Customers are demanding product and skills training. If you aren’t offering training you’re missing out on a big opportunity to help your visitors. In this article, Steve Penfold shares five explanations why you should invest in customer training.
why customer training important
You’ve got a fantastic product or service and you have a PDF user guide on your website to share customers how to use it. Job done, right?
Maybe that was true once, but not anymore. Increasingly, vendors are providing complex customer training programs to augment their products, services or brand.
But why would vendors go to this trouble? Surely if a person has bought into a product, they’re happy with it, right? Again, this could be a dangerous assumption. Listed below are five explanations why providing training to your customers is important.
1. Training teaches customers how to use a product
Just because you understand your product inside and out, and its nuances and logic make sense for you, it’s unwise to assume this would be the case for your customers. As well as the more complex or complex a product is, the less intuitive chances are to be.
I’m willing to guess you’ve used software and at some point you’ve hit a dead end. You’d obviously done something amiss (or the software let you take a wrong turn), and a cryptic error message popped up requesting to repair the mistake.
Maybe you could actually figure it out, or possibly you contacted a support representative who explained where you went wrong. In acute cases, perhaps you switched software vendors! Regardless, it wasted your time and probably had you cursing the merchandise.
Providing training can minimize this type of frustration and time wastage.
2. Training shows customers how to get added value from something
Even if your visitors are not running into problems when using your product, are they getting the most from it?
Perhaps there are features customers could use that could make their lives easier. Perhaps showing customers an alternative solution way to make use of the features they know would open new opportunities on their behalf.
Having untapped potential in your product does no good for you or your visitors. The greater empowered your visitors are, the more likely it is the fact that other prospective customers will hear about your product and want to buy, too.
Providing training is a way for customers to extract the utmost value from your offering.
3. Training stops potentially unhappy customers from leaving (reduces churn)
Churn, or churn rate, is marketing-speak for the number of customers who leave a vendor, in accordance with the quantity who join. If you’ve changed insurer or cellular phone carrier because of dissatisfaction or because a much better deal has lured you away, you’re part of those companies’ churn statistics.
Customers leaving you is bad. It’s generally accepted that it’s less costly to keep existing customers than it is to win new ones.
Losing a person is a double whammy; you’ll lose ongoing earnings from that customer, and it’s unlikely they’ll be directing clients to you.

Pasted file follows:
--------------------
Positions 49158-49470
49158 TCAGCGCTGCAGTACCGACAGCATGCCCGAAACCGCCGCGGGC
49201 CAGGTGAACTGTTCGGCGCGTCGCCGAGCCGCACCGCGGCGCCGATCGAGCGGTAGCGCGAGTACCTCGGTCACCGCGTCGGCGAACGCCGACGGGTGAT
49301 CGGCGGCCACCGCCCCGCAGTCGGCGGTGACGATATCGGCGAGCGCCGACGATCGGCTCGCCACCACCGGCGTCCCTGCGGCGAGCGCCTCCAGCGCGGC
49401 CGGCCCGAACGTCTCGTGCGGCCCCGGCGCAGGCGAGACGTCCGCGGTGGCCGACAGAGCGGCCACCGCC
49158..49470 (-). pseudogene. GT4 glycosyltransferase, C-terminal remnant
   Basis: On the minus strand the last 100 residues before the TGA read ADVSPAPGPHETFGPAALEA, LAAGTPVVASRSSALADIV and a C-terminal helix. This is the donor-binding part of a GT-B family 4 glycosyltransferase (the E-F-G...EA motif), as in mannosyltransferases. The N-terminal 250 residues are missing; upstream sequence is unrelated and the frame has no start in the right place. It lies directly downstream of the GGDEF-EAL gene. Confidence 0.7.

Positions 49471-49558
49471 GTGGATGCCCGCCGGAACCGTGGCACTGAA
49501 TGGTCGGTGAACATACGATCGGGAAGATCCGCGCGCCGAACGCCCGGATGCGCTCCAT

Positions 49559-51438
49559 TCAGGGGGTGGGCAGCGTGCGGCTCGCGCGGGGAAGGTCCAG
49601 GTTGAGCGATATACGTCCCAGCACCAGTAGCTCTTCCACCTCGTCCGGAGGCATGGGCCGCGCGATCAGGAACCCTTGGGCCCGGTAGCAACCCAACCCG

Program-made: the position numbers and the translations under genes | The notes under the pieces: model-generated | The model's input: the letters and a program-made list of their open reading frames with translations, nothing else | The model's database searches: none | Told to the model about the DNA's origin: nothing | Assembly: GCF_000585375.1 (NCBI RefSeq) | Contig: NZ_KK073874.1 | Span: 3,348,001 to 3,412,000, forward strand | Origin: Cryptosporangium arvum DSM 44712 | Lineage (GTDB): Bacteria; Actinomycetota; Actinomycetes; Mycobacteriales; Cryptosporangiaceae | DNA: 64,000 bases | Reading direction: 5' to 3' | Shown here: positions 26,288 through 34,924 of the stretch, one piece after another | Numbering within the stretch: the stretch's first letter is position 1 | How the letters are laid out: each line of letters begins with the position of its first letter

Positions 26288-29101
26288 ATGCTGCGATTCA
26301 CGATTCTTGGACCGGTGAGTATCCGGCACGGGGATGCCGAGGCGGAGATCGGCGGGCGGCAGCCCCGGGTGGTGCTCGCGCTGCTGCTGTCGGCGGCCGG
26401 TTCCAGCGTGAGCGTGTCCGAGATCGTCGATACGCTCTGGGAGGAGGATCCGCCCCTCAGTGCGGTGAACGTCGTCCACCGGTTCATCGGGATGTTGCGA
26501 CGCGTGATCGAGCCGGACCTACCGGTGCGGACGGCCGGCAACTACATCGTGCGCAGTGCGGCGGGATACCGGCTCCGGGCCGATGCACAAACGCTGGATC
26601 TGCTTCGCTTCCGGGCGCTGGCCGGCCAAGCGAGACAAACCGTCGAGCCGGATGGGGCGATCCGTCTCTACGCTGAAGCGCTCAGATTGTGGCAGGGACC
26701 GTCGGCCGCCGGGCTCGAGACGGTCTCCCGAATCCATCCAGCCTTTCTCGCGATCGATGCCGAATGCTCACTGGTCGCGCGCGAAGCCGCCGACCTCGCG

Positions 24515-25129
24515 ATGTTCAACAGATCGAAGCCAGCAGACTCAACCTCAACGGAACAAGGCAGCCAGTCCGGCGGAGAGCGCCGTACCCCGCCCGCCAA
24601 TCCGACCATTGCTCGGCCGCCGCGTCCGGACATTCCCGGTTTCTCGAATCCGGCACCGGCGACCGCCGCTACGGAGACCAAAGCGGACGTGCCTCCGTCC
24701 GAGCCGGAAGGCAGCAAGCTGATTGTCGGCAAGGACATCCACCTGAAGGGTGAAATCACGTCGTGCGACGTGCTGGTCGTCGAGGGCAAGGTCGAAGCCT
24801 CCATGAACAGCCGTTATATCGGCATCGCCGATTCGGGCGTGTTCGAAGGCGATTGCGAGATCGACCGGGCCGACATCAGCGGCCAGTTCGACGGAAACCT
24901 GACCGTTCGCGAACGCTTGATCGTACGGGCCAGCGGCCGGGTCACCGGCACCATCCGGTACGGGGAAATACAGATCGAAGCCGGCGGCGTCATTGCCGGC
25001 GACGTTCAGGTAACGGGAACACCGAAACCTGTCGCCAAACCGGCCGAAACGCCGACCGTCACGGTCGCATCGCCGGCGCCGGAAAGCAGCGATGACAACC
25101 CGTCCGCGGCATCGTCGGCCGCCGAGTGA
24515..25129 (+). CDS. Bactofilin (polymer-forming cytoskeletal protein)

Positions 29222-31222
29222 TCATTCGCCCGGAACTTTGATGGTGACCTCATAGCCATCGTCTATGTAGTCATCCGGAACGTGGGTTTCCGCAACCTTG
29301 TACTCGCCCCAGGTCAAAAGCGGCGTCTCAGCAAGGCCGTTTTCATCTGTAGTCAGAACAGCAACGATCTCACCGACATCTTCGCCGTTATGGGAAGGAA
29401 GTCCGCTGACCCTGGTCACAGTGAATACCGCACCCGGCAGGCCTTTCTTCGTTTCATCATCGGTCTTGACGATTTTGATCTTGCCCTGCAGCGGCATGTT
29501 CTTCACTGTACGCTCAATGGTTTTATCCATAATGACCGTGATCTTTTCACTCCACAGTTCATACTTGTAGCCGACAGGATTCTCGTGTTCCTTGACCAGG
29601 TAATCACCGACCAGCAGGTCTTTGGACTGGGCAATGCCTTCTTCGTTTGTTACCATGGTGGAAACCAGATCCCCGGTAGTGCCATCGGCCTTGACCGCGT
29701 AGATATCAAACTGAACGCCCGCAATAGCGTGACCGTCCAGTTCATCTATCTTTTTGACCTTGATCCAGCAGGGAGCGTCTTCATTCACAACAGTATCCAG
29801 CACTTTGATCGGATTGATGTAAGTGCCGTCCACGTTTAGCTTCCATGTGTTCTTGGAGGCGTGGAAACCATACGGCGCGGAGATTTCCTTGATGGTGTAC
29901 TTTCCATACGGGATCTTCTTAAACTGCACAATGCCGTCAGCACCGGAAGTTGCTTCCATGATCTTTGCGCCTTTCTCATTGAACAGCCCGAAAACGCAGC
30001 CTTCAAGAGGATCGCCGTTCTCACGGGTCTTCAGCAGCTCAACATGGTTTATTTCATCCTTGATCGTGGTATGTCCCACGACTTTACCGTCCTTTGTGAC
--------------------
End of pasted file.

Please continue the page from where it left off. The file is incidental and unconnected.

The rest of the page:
Relevant training that excites and provides customers the various tools and knowledge to do their jobs (or hobbies) better could keep them from churning.
4. Training delights customers and creates advocates
If customers who churn are in one end of the spectrum (the bad end), customers who are delighted are in the other end (the nice end).
And much like dissatisfied customers who offer you a double whammy, delighted customers can give you a double win! Not merely will you continue steadily to get earnings from a satisfied customer, but there’s every chance that customer will actively push other prospects the right path.
Providing training can help delight customers and drive additional customers to you. Let your existing customers be your very best marketing tool!
5. Training provides an possibility to gain valuable comments from customers to improve product and customer experience
Training can provide you invaluable insight into how your customers use your products and services.
Suppose you have a library of how-to videos for several features of your software product. You see any particular one video specifically has been viewed 60 percent more than some other. Exactly what does this let you know? Perhaps that software feature is confusing and could be improved.
Perhaps one of the other videos hasn’t been viewed whatsoever. This could be because the feature is already correctly clear, but maybe it’s because customers don’t know the feature exists.
The ways customers connect to training might not exactly always give definitive insights into what they’re thinking, but it’s an avenue of intelligence to prompt one to ask more questions and make your offering.
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These five known reasons for providing training on your products and services show that we now have benefits for both you as well as your customers.
In the event these haven’t convinced you, here’s one final thought. Think about how precisely your visitors would respond if your rivals started offering useful customer training as a value-add. Could that take some of your market share? If you believe it could, then you should leverage the information in blogs such as this to observe how to commence to build your training program – because it’s only a matter of their time before your rivals will, if indeed they haven’t already.